Andrew Weatherall has always been good for a quote. From the deep, dark days of early acid house to the modern-day Two Lone Swordsmen: if you're looking for an opinion on the largely insipid world of dance music then Andrew's always had that happy knack of cutting straight to the chase; delighting and upsetting in roughly equal measures.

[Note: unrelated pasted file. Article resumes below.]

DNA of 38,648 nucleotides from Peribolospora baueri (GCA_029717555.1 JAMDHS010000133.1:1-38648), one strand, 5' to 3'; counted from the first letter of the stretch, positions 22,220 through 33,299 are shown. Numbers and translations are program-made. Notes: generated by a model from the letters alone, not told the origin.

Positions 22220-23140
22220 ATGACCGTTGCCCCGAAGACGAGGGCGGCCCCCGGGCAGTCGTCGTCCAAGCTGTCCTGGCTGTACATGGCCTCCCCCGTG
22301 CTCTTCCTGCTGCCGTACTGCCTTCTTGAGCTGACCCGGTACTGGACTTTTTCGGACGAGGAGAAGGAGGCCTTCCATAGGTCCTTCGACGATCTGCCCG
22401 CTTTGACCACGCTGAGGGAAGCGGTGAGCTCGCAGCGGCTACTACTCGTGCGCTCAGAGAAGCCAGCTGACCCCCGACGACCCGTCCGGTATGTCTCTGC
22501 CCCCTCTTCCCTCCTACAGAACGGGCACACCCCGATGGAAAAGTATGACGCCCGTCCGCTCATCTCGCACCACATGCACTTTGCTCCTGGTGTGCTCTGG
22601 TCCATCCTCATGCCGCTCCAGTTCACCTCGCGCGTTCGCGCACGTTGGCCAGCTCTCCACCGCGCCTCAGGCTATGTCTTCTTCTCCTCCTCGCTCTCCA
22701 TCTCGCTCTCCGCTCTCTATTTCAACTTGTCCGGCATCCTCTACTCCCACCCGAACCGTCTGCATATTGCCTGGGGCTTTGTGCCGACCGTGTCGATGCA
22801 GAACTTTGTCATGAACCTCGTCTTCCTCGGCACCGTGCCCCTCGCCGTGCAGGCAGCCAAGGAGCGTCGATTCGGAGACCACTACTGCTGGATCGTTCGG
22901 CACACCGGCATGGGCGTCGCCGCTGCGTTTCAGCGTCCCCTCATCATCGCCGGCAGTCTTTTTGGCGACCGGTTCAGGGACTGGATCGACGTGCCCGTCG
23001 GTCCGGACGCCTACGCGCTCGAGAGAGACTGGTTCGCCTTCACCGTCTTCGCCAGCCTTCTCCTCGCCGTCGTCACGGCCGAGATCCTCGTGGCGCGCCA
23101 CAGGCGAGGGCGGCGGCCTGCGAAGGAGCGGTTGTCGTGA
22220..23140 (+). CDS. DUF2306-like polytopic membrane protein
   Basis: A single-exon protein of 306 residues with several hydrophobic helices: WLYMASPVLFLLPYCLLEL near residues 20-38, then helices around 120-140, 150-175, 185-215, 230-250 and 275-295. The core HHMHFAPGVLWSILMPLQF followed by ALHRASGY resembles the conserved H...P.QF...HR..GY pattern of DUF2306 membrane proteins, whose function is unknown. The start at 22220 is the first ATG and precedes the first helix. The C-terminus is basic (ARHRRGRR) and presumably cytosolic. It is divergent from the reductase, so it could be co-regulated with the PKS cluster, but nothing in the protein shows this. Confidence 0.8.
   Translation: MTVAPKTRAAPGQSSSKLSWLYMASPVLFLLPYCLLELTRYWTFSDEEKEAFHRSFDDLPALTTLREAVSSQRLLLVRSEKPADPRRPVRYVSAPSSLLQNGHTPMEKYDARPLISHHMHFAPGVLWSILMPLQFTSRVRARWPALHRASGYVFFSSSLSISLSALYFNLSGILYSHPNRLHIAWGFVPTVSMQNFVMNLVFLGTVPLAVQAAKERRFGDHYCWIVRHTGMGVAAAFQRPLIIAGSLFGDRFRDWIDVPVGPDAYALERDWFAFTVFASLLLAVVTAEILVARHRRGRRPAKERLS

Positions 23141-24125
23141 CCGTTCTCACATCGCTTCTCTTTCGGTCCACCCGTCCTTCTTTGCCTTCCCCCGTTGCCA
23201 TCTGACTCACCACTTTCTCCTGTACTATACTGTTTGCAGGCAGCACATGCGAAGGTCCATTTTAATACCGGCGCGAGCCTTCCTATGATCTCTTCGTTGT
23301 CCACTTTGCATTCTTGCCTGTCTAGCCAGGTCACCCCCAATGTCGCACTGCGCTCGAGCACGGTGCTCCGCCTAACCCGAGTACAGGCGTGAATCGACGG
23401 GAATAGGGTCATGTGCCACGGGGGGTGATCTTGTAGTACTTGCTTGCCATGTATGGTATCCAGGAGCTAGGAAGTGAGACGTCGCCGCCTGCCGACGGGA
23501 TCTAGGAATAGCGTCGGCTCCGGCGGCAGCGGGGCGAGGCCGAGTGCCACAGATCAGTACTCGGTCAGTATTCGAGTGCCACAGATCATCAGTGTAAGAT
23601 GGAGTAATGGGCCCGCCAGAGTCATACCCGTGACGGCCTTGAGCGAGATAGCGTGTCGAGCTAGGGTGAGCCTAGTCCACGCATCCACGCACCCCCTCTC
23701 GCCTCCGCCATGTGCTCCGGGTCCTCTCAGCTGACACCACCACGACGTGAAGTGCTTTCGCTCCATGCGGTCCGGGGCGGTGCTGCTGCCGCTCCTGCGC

The swaggering original moody DJ. The pop-star producer. Bastion of the underground. One-time (ahem) Balearic figure-head. Electronic experimentalist. Peerless explorer of the minimal techno sound. Arch grumbler. Londoner. Honorary Yorkshireman. All these notions have been bandied about by punters and critics alike in a bid to pin down Weatherall's role in music, yet none of them quite fit the bill. And even when they do hit the mark they're often far too paradoxical to make much sense. In the dull as ditch-water world of dance music, Andrew Weatherall comes across as a refreshing and involving character. This has always been reflected in his musical output since those formative days remixing Primal Scream's rocky original into the pivotal 'Loaded'.